Slow Fashion? Isn’t Slow


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You may have heard this term “slow fashion.” What is behind a label that takes this process to heart? Do you understand what it means. Is it slow? The term originated by Kate Fletcher of Centre for Sustainable Fashion, UK, in 2007, and is more than a movement – it takes a very serious look at the use of fashion and the clothing we wear everyday as an important “whole” process. It’s one step above the thought “if you want something to wear make it yourself.” Which, is exactly what the poor, middle to lower upper class used to do (right up until the 20’s) verses the upper class who had an in house dressmaker.
Trends of clothing and the latest runway show broadcast through the heightened media continuously set off a storm of desire for certain new seasonal look. Then mass production has had to meet this overwhelming global demand for a garment (primarily set by large retailers to entice shoppers to constantly keep up with the Jones’). However, quality and labour standards dropped significantly as “fast fashion” became a way for more affordable to the western world so shoppers found something cheap, but this was happening at a price and made only a few men very wealthy. “No matter the cost” became a world wide issue with destructive methods to our environment and poverty in production amassed.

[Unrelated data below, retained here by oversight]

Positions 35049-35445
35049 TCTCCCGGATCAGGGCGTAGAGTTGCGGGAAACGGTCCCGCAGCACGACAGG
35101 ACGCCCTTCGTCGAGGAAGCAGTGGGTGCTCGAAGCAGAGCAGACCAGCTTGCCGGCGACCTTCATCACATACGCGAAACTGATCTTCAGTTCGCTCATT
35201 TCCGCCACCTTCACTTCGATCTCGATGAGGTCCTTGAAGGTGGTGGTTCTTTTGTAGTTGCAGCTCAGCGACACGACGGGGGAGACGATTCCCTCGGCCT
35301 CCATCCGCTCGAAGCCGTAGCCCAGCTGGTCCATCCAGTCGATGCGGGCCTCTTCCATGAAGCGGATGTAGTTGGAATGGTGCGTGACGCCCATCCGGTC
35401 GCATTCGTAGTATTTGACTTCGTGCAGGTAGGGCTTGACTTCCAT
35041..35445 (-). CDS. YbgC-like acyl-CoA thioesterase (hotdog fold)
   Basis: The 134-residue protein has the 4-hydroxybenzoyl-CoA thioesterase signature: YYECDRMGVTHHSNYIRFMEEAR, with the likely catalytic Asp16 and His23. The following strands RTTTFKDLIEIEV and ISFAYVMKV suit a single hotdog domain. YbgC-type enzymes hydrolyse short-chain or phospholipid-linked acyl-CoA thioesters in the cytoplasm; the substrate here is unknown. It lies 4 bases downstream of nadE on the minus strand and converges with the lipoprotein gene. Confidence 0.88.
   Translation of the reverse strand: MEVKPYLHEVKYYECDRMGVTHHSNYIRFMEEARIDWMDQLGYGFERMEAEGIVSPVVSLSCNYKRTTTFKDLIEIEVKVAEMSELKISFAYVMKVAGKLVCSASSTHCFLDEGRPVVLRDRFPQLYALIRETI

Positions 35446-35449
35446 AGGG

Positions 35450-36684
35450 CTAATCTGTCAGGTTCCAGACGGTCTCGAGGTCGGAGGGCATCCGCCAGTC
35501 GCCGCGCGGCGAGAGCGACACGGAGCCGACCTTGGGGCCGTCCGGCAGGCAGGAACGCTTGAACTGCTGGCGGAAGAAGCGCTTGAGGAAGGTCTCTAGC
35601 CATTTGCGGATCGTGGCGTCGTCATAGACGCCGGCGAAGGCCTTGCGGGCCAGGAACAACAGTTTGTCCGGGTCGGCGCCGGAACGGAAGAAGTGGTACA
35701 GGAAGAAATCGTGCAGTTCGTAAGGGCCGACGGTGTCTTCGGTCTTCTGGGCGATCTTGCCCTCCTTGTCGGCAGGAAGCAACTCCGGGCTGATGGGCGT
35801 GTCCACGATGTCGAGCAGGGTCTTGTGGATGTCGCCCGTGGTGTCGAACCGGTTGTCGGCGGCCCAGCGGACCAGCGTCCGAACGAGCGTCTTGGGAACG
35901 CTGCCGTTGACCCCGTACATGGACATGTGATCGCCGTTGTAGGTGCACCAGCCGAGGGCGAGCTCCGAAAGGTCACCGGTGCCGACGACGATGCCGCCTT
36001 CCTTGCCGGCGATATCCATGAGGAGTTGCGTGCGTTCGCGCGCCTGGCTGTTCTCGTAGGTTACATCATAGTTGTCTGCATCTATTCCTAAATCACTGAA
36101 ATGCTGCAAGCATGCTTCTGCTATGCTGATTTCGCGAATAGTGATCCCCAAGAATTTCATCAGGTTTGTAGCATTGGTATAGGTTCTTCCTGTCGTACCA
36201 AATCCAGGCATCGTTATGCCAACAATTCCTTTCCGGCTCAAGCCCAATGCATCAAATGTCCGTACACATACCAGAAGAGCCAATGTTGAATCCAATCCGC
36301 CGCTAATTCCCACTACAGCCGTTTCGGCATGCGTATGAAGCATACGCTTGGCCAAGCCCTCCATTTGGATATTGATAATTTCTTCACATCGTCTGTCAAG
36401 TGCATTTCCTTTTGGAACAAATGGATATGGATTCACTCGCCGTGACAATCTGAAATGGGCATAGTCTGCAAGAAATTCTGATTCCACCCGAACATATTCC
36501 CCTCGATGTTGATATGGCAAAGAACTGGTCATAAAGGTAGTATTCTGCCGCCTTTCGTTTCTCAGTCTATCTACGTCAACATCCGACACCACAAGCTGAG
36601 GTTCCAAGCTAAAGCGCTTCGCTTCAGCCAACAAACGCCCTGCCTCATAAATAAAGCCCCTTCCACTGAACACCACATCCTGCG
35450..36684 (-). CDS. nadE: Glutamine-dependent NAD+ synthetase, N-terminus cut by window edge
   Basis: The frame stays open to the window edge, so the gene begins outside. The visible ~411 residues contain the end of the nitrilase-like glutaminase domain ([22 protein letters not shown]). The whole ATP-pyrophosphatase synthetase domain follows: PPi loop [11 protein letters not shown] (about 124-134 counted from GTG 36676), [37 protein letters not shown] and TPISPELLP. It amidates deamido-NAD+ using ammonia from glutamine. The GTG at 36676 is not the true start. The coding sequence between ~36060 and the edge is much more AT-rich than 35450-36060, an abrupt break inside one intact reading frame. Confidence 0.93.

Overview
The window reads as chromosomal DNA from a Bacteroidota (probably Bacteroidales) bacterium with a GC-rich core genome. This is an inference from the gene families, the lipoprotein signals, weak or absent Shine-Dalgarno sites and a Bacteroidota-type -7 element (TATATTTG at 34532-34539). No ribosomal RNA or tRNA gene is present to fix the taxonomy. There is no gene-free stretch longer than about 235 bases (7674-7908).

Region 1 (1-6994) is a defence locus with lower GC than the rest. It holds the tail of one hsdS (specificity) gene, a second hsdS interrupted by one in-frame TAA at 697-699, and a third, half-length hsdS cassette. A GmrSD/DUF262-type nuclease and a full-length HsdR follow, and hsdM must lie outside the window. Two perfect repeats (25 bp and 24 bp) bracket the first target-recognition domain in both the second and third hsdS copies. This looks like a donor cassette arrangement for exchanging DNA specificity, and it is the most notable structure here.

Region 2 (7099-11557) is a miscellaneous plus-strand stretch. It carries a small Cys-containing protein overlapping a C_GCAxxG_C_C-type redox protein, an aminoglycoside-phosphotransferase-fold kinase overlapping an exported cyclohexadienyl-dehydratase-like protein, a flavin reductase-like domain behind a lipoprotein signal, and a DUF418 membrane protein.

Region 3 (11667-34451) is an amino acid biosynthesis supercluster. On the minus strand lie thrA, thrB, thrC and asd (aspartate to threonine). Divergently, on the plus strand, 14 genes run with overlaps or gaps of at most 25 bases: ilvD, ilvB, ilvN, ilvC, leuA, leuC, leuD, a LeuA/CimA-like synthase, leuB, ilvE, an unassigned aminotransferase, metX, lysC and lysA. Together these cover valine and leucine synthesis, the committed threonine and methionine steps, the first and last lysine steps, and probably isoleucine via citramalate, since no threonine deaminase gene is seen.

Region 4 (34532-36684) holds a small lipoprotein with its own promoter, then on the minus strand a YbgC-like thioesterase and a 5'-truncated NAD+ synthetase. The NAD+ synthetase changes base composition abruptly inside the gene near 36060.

Slow fashion is actually an term to explain that clothing takes time, that there is a cost to each step and the actual time in producing a garment fairly without setting the system off balance. Slow fashion, is often made local, or in your country, or made in a safe and fair wage facility offshore, and made with fabrics of quality, reducing the likelihood of continuing the negative, waste-not-want-not trend of “disposable fashion.”

How long do you think it takes to buy the fabric, cut and sew a single pair of pants?

Here are a few links we found helpful:

Read up on slow fashion.

Read up on other brands of slow fashion.

Open your eyes to the True Cost of fashion.
Legal notation: Teresa Lindsay Couture is not an advocate or spokesperson for any of the above links, products, or services. This is not an endorsement. TLC is in no way affiliated with the above contacts or links nor responsible for any of their communications, business actions, dealings, or campaigns.